Disagreements welcome, disputes also welcome (just be open to compromise)
──I understand your mindset. As you’re currently looking at recruiting new people, can you tell us about the mindset candidates should have? Also, what positions are you looking to fill?
Right now, I’m not looking for people who just want to do as they’re told. I want people who can respond to my suggestions with their own, pointing out things like, “It would be better if we did it like this” one after another.
I want my team members to keep expressing their opinions regardless of whether they’re implemented or not. Whatever position they’re in, I want people working with me to say what they think immediately – I really don’t like situations where someone tells me, “Actually, at the time, I thought this.” This always angers me, and I can only tell them “Say so sooner!” (laughs).
──Basically, you need people who can give opposing opinions even to Toshimichi Mori.
I welcome them. Just keep them coming. If they’re opinions that will make the game better, I’ll accept as many as I need to. Of course, I do want the people working with me to respect when a final decision has been made, otherwise it will be hard to conclude things. Other than that, I encourage differing opinions wholeheartedly, as long they’re not something impossible like suggesting a turn-based system in the midst of making an action game.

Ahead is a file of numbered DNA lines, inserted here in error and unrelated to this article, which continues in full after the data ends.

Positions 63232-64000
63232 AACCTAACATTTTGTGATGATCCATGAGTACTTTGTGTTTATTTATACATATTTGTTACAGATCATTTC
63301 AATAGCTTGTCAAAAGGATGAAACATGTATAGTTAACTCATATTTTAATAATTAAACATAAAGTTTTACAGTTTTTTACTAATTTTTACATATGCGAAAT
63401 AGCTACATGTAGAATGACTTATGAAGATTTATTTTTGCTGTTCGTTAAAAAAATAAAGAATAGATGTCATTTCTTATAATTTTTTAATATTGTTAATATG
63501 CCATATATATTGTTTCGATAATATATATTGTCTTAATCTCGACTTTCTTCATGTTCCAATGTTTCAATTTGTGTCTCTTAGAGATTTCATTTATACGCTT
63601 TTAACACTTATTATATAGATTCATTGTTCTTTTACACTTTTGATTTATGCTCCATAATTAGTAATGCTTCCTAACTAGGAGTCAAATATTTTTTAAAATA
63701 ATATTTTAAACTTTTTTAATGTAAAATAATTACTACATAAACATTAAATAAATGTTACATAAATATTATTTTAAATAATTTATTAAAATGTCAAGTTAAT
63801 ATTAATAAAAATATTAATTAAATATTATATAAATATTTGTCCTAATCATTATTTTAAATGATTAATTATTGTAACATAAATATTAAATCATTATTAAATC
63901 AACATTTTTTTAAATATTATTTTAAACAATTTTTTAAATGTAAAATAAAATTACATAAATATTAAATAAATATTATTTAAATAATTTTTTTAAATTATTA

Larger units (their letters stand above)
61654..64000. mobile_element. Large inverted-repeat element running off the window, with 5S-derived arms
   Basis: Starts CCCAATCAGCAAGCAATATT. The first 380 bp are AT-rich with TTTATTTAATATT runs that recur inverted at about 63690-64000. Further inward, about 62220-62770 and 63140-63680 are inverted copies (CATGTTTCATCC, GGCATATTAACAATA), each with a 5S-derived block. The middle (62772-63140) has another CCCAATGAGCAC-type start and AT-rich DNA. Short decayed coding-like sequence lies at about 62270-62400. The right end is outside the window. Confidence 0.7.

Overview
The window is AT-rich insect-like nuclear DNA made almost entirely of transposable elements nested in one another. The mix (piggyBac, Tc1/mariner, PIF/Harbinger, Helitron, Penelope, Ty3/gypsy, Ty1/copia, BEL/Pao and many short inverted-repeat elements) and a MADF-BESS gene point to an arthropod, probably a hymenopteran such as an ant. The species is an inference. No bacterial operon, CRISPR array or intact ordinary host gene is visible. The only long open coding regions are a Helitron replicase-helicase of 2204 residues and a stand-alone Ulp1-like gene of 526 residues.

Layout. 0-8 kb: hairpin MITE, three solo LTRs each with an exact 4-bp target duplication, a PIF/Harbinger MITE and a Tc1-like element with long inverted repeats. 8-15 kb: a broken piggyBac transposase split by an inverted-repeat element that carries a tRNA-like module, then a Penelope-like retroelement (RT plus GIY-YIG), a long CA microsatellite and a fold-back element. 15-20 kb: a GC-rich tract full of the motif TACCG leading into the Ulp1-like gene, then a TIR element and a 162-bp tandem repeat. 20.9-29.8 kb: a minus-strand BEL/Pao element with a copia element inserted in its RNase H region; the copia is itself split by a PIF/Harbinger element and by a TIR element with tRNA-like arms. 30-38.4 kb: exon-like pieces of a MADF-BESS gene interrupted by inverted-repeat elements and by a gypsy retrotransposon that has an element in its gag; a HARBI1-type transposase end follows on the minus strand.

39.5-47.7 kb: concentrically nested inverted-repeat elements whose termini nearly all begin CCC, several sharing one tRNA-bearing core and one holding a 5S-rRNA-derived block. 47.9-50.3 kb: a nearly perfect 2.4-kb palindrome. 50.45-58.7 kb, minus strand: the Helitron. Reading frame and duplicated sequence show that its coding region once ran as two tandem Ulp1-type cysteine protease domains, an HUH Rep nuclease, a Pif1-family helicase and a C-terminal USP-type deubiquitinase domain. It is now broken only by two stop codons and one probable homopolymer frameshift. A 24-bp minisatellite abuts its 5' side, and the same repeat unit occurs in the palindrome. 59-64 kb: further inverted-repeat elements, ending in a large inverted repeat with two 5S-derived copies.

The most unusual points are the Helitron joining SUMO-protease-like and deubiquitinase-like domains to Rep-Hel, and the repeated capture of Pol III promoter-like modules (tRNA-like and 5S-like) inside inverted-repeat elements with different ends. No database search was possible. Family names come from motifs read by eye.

──It’s okay to disagree, but let’s have the disagreement with our goal in sight – something like that?
Exactly like that. Studio Flare is still in its start-up stages. We just opened our offices in May 2023, and we’ve been building up our staff since then. It’s the kind of environment that makes it very easy to say what’s on your mind, and whoever joins at this point will have the opportunity to become a core member. As for particular positions, we need engineers. Having reliable graphic engineers would really mean a lot.
──Graphic engineers in particular?
The first game we’re working on has “2.5D” graphics. You can probably tell from the image board, but the characters have an anime-like flavor, so graphic engineers with an interest in that kind of style would be very welcome. Especially those skilled with shaders.
──Something akin to a cel-shaded style?
Yes, it’s similar to that. Recently, the graphics of overseas content have evolved so much, it’s kind of frustrating. I think that this is the moment for us to go back to learning from overseas creators, after which we can aim to surpass them once again.
I often hear from overseas creators that they love Japanese content, and I think their current high level comes from observing Japanese content and infusing it with their own improvements. Seeing this happen made me feel frustrated, which is why I felt it was worthwhile going back to anime- and cel-styles.
In the end, though, it’s not about either side’s technology being better. If I’m being honest, having so many rivals that are making great games is what vexes me, which is why I want to make better games. That’s all there is to it.
──I can tell how passionate you are. Has there been anything you’ve been itching to do since establishing the studio?